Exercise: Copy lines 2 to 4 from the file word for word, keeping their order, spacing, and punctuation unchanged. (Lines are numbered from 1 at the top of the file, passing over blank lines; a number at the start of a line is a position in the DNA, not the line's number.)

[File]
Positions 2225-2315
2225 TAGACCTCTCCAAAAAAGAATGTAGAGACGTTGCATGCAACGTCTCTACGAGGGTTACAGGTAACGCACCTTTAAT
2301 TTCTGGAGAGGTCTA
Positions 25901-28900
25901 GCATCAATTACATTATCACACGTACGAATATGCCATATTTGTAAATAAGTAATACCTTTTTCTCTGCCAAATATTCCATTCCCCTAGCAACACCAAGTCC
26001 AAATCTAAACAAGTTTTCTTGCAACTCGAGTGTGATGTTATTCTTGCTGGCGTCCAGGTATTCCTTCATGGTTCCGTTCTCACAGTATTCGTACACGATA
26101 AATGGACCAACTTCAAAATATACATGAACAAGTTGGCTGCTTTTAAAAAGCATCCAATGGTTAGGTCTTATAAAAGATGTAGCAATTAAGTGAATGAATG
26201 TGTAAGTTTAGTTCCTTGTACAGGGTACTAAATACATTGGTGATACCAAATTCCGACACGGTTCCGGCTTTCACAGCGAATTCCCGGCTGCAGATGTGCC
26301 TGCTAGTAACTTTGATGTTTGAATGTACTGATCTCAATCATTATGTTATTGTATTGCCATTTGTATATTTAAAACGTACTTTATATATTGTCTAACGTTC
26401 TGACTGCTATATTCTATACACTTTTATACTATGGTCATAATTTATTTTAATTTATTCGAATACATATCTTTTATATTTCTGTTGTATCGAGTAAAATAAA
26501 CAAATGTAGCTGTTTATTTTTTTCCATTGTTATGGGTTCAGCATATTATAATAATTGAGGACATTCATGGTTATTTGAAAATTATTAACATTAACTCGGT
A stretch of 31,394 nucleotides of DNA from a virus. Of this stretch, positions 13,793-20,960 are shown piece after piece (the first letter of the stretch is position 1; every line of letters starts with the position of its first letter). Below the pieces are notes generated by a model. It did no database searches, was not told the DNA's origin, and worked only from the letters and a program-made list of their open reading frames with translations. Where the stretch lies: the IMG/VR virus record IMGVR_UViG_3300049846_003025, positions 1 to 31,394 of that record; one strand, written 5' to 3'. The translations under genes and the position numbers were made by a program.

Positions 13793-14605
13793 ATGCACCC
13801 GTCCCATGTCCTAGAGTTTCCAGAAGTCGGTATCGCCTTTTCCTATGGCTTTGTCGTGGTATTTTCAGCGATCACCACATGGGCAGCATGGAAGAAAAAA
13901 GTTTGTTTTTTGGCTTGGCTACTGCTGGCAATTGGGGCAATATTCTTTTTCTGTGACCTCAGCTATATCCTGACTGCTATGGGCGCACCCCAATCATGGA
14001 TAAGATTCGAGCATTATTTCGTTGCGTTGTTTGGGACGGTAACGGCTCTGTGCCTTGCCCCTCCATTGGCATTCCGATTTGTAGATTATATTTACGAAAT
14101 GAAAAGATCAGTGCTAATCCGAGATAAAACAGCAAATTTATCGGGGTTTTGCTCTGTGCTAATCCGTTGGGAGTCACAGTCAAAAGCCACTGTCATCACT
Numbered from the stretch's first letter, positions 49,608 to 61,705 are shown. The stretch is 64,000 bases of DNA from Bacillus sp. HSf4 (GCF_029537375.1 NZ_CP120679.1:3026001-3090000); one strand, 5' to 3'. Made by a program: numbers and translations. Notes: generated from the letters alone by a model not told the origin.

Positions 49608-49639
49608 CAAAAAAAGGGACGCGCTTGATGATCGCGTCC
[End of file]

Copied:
2225 TAGACCTCTCCAAAAAAGAATGTAGAGACGTTGCATGCAACGTCTCTACGAGGGTTACAGGTAACGCACCTTTAAT
2301 TTCTGGAGAGGTCTA
Positions 25901-28900